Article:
Optionally, a shockwave device may have more than one low-profile electrode assembly along the side of the elongate member. In some variations, a first electrode assembly may be located along a side of the elongate member while a second electrode assembly may be located on the opposite side of the elongate member (i.e., 180 degrees from each other). For example and as depicted in FIGS. 3A-3E, the shockwave device 300 may comprise a second inner electrode 330 pressed into and/or recessed within the outer wall of the elongate member 320, opposite the first electrode 306. The elongate member may further comprise a third wire 309 to connect the second inner electrode 330 to a high voltage pulse generator. The insulating layer 302 and the outer electrode may each have an additional opening 307 b, 317 b (respectively) that are coaxially aligned with each other and with the second inner electrode 330. The insulating layer, outer electrode, and second inner electrode may be stacked such that the center of the second opening in the insulating layer, the center of the second opening in the outer electrode, and the second inner electrode are aligned on the same axis. The first electrode assembly 340 may comprise the first inner electrode 306, the insulating layer 302 with the first opening 307 a aligned over the first inner electrode, and the outer electrode 308 with the first opening 317 a coaxially aligned with the first opening 307 a of the insulating layer. The second electrode assembly 350 may comprise the second inner electrode 330, the insulating layer 302 with the second opening 307 b aligned over the second inner electrode, and the outer electrode 308 with the second opening 317 b coaxially aligned with the second opening 307 b of the insulating layer. By sharing the same insulating layer 320, the first coaxial electrode assembly and the second coaxial electrode assembly may be located at the same longitudinal position along the elongate member. A shockwave device comprising two or more low-profile electrode assemblies located at the same longitudinal position may allow for shockwaves to propagate outward from the elongate member with various angular spread (e.g., up to 360 degree angular spread). For example, a first shockwave generated by the first electrode assembly may propagate outward with an angular spread of about 180 degrees around the elongate member and a second shockwave generated by the second electrode assembly located opposite the first electrode assembly (e.g., 180 degrees from the first electrode assembly) may propagate outward with an angular spread of about 180 degrees around the other side of elongate member, for a cumulative spread of 360 degrees around the elongate member. In other variations, a shockwave device may comprise three or more electrode assemblies, where the three or more electrode assemblies may also be located at the same longitudinal location, but located at different circumferential locations. For example, there may be an additional third electrode and fourth inner electrode around the circumference of the elongate member. The insulating layer may have additional openings aligned over the additional third and fourth inner electrodes, and the outer electrode may have additional openings aligned over the openings of the insulating layer. The third and fourth electrode assemblies formed by the third and fourth inner electrodes and the additional openings in the insulating layer and outer electrode may allow for the generation of four shockwaves from the same longitudinal location along the elongate member. For example, the first, second, third and fourth electrode assemblies may be at the same position along the length of the elongate member, but be circumferentially distributed around the elongate member 90 degrees apart from each other (i.e., the first electrode assembly may be at position 0 degrees, the second electrode assembly may be a position 180 degrees, the third electrode assembly may be at position 90 degrees, and the fourth electrode assembly may be at 270 degrees). This may give rise to four shockwaves that propagate outward, each fanning out with an angular spread of about 90 degrees. The assembly of a shockwave device with two low-profile electrode assemblies at the same position along the length of the elongate member is described below, but it should be understood that similar methods may be used to assemble shockwave devices with three or more low-profile electrode assemblies at the same longitudinal position along the length of the elongate member.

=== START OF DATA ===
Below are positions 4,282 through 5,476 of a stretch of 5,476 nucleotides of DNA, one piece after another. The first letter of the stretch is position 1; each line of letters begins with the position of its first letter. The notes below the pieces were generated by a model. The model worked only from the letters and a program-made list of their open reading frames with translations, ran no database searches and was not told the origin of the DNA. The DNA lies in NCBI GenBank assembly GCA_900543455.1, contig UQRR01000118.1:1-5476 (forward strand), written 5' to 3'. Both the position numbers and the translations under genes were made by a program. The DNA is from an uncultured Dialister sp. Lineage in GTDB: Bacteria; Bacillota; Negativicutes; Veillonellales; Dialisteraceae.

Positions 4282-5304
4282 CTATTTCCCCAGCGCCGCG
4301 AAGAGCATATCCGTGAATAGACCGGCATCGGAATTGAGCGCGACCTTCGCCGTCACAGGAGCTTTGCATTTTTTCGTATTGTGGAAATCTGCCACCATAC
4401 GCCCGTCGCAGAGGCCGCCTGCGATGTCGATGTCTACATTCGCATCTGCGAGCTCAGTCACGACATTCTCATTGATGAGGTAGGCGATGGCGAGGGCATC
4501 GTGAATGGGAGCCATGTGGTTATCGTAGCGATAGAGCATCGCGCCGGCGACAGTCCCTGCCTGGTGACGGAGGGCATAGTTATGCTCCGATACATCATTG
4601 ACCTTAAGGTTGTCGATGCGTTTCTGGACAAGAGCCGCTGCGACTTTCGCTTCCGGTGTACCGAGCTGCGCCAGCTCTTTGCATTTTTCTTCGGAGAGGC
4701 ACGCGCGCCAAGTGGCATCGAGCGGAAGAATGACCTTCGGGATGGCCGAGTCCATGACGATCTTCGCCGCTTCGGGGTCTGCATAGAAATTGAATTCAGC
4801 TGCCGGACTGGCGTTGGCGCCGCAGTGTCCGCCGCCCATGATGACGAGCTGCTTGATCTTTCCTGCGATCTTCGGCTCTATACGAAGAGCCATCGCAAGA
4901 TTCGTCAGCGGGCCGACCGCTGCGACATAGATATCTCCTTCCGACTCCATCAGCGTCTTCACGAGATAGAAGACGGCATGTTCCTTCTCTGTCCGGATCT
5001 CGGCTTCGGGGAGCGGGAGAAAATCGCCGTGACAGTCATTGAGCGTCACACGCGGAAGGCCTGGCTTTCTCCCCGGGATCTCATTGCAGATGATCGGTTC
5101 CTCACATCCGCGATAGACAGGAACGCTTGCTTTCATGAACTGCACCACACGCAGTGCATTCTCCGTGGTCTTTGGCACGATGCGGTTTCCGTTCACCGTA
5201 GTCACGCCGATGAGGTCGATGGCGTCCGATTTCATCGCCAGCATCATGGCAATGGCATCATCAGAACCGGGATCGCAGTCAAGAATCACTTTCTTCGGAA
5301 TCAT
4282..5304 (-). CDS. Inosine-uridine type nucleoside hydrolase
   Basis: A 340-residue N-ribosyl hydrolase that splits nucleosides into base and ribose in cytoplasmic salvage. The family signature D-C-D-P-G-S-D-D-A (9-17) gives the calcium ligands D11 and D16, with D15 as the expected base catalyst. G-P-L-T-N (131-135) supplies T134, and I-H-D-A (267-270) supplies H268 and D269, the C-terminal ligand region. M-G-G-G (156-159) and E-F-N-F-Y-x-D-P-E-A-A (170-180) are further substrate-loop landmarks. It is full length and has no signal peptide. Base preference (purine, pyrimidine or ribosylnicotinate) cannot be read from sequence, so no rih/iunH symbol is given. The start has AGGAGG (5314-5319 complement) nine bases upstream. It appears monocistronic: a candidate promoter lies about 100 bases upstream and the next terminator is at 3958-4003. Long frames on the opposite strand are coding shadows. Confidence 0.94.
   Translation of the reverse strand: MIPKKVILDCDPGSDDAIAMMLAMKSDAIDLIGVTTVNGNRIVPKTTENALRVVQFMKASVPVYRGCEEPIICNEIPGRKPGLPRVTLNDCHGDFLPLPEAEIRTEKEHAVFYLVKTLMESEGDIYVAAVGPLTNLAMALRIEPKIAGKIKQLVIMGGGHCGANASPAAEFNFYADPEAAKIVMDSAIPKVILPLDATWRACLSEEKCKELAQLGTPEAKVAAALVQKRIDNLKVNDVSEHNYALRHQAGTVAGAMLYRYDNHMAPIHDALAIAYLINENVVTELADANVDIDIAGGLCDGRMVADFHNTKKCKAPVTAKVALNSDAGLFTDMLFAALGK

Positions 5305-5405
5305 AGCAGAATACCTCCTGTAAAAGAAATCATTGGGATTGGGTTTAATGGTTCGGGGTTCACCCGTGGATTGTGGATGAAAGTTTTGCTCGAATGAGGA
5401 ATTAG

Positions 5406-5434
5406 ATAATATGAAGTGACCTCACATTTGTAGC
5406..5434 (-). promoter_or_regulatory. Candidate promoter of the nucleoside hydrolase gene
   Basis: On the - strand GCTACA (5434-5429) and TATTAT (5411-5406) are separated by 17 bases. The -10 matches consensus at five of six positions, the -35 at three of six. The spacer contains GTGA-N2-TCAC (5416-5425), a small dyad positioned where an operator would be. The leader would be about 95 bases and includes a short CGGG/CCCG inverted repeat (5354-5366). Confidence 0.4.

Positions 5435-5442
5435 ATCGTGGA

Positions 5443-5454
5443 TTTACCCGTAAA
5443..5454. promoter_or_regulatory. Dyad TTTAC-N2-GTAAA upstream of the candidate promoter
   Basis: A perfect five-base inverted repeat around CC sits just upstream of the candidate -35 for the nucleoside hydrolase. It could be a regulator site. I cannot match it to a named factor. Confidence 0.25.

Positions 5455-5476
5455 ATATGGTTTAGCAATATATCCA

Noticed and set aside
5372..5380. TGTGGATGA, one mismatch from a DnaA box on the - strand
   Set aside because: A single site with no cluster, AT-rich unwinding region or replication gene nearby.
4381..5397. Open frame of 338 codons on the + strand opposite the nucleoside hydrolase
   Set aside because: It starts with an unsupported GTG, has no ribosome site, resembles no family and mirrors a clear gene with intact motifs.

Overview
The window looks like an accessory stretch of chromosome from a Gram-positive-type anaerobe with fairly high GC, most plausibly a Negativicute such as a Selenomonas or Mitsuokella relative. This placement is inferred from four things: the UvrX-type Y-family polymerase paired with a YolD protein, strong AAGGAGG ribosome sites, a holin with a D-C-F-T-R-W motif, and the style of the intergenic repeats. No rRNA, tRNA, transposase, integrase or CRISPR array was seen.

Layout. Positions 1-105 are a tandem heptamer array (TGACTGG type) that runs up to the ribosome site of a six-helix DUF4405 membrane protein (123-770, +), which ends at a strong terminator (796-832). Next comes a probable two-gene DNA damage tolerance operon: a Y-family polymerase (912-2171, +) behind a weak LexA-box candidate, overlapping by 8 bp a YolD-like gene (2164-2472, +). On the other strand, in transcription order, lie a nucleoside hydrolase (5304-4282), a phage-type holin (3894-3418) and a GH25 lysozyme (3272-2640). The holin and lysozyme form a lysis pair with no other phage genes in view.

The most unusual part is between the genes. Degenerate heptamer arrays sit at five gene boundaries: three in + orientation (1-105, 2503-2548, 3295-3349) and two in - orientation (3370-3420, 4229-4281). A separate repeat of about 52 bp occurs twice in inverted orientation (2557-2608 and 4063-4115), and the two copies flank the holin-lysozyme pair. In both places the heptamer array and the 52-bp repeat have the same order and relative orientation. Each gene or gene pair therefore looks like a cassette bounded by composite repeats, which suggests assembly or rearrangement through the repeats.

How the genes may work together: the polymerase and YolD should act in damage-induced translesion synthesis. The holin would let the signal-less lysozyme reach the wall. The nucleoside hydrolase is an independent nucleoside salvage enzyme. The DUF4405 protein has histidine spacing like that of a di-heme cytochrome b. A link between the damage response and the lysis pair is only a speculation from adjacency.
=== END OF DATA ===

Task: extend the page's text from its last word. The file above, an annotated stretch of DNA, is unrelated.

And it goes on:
As depicted in FIG. 3B, the first inner and second inner electrodes 306, 330 may be pronged electrodes 306 a, 330 a and may be shaped to be pressed into the wall of the insulating material of the elongate member. Electrical contact between the first inner and second inner electrodes and the first and third wires may be attained via finger extensions of the pronged electrodes. The pronged electrodes 306 a, 330 a may have finger extensions 306 b, 330 b that pinch the first and third wires 305, 309 (respectively) in the wedge of the fingers. The pronged electrodes may also be electrically connected to the wires by any suitable method, for example, soldering, crimping, welding, conductive adhesives (e.g., using conductive epoxies), pressure fit, interference fit, etc. FIG. 3C depicts the first inner and second inner electrode pressed into the side of the elongate member such that the first inner electrode and second inner electrode make electrical contact with the first and third wires within the elongate member. The pronged electrodes 306 a, 330 a may form the first layer of a stacked low-profile shockwave electrode assembly (e.g., similar to the layered or stacked configuration of the electrode assembly depicted in FIG. 2). The pronged electrodes may comprise tungsten, stainless steel, platinum iridium, nickel, iron, steel, and/or other electrically conductive material.